A Narrative Of Mr. Hendrix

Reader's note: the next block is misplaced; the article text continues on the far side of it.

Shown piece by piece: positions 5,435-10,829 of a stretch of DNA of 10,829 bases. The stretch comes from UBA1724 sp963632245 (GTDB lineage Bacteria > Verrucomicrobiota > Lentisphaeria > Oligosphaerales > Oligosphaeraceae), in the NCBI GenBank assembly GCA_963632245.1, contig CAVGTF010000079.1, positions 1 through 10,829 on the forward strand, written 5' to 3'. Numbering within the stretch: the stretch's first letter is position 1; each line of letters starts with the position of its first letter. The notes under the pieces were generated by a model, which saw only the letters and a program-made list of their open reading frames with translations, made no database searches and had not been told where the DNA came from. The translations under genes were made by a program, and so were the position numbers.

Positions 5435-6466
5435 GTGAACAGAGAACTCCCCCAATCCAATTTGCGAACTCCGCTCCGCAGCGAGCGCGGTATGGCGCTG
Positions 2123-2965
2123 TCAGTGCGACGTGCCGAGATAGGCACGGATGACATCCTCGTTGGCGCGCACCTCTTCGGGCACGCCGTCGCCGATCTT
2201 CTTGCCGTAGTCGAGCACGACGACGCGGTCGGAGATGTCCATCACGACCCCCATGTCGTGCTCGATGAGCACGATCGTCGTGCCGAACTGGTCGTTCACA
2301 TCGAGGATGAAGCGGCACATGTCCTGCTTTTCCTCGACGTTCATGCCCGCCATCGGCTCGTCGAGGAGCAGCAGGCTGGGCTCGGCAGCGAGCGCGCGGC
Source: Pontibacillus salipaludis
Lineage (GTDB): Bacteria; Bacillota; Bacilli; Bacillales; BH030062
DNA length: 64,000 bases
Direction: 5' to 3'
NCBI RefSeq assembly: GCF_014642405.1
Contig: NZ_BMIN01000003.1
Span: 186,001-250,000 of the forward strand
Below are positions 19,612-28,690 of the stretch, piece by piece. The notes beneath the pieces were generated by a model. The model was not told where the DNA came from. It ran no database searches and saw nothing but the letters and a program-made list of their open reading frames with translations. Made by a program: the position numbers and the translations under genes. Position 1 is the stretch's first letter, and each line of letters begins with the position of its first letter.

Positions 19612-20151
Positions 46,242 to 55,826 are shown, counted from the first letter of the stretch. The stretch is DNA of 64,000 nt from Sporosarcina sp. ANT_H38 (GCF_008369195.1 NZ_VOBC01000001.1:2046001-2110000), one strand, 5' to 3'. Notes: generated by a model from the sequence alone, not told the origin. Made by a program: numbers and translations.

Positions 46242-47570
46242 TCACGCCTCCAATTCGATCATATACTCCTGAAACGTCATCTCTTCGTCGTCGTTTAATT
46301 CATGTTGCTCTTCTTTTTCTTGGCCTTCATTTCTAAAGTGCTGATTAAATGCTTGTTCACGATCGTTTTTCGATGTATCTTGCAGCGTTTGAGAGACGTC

author: yawn date: 09/27/2005 category: the history of